Justina of Padua

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Saint Justina of Padua
Saint Justina of Padua.PNG
Saint Justina by Bartolomeo Montagna
Martyr
Died ~ 304 AD
Venerated in Roman Catholic Church
Major shrine Church of Saint Anthony of Lisbon
Feast October 7
Attributes young woman setting a cross on the head of the devil while holding a lily in her hand; young woman with a crown, palm, and sword; young woman with a palm, book, and a sword in her breast; young woman with a unicorn, symbolizing virginity, and palm; young woman with Saint Prosdocimus
Patronage Padua; Palmanova

Justina of Padua (Italian: Santa Giustina di Padova) is a Christian saint and a patroness of Padua. She is often confused with Justina of Antioch.

Legend[edit]

St. Justina of Padua (October 7th) was a virgin of royal birth in the city which claims her patronage. She is represented in Christian Art crowned as a princess, and with a sword transfixing her bosom, in accordance with her martyrdom, AD. 303.[1]

In the 6th century the Paduans dedicated a church to her and she was among the virgin martyrs portrayed in the presbytery arch in the Euphrasian Basilica (at left) and in the procession of virgins in Sant'Apollinare Nuovo. In the 7th century, Venantius Fortunatus, writing in Gaul, urged travelers to Padua to visit her relics there.[2]

Medieval histories describe her as a disciple of Saint Peter the Apostle. Thus, Saint Prosdocimus, the first bishop of Padua, is said to have been Justina's spiritual father; his histories state that he was sent from Antioch by Peter. This however is physically impossible as Justina being a young woman in 304 AD could not have known Prosdocimus as he died in approximately 100 AD.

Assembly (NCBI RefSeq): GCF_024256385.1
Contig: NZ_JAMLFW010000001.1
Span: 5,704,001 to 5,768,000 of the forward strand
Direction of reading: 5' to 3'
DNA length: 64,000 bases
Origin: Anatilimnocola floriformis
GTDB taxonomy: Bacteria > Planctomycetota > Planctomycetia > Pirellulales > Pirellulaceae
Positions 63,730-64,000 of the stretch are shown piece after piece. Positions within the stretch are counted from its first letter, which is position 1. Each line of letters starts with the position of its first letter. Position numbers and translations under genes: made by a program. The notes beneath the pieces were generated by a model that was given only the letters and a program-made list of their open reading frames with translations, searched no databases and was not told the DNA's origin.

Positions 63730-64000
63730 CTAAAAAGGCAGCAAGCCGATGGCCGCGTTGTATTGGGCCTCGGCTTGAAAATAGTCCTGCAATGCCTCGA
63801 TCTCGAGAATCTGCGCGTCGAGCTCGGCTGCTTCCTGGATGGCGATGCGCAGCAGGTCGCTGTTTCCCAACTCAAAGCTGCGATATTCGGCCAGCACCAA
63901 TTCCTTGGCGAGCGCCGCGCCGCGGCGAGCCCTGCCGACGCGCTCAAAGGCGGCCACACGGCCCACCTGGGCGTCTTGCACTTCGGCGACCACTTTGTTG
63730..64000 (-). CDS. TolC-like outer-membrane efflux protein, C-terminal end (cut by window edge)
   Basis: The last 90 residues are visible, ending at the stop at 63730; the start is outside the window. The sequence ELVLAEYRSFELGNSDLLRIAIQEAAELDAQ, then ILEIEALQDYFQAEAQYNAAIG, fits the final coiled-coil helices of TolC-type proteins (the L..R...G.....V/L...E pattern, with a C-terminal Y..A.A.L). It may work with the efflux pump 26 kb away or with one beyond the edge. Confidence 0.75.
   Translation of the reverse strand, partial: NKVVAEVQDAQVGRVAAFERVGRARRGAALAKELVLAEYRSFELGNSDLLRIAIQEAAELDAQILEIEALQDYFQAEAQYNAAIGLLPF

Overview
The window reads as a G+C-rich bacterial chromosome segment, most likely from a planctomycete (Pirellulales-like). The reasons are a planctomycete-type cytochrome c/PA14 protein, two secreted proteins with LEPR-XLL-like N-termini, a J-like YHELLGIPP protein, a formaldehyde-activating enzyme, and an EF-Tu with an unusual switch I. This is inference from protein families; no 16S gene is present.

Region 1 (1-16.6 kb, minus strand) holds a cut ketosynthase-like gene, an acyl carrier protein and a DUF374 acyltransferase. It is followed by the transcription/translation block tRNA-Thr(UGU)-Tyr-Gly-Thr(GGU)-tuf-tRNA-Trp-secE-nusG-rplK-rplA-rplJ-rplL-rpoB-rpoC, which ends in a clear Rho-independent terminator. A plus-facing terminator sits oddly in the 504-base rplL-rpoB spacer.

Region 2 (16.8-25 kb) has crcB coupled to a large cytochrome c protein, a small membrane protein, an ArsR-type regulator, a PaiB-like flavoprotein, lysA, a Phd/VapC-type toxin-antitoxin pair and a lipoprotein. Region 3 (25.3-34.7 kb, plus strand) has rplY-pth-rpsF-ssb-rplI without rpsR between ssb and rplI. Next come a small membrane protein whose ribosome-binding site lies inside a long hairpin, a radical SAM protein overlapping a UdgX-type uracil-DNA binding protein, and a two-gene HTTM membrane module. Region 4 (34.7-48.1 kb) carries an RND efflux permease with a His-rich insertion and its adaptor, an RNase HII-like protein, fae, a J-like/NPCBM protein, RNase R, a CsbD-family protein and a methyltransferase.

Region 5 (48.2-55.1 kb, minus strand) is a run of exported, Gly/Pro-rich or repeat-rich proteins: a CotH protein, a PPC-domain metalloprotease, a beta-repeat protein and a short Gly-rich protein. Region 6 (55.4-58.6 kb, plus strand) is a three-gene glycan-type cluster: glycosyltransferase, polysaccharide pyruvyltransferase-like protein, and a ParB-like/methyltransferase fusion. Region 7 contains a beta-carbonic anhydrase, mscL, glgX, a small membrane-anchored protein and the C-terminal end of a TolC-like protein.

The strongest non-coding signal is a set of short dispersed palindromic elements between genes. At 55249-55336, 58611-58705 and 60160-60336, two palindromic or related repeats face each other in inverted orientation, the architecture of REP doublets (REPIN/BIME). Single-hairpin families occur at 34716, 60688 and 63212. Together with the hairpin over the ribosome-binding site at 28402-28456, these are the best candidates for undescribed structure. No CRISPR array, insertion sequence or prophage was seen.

Veneration[edit]

St. Justina is a patron saint of Padua. After St. Mark, she is also a second patroness of Venice.[3] Her feast day is October 7 and coincided with the end of grape harvest and the time for settling agricultural contracts.[4]

The Paduan Basilica and Abbey of Santa Giustina houses the Martyrdom of St. Justine by Paolo Veronese. The Abbey complex was founded in the 5th century on Justine's tomb, and in the 15th century became one of the most important monasteries in the area, until it was suppressed by Napoleon in 1810. In 1919 it was reopened. The tombs of several saints are housed in the interior, including those of Justina, Prosdocimus, St. Maximus, St. Urius, St. Felicitas, St. Julian, as well as relics of the Apostle St. Matthias and the Evangelist St. Luke.

Gallery[edit]

See also[edit]

References[edit]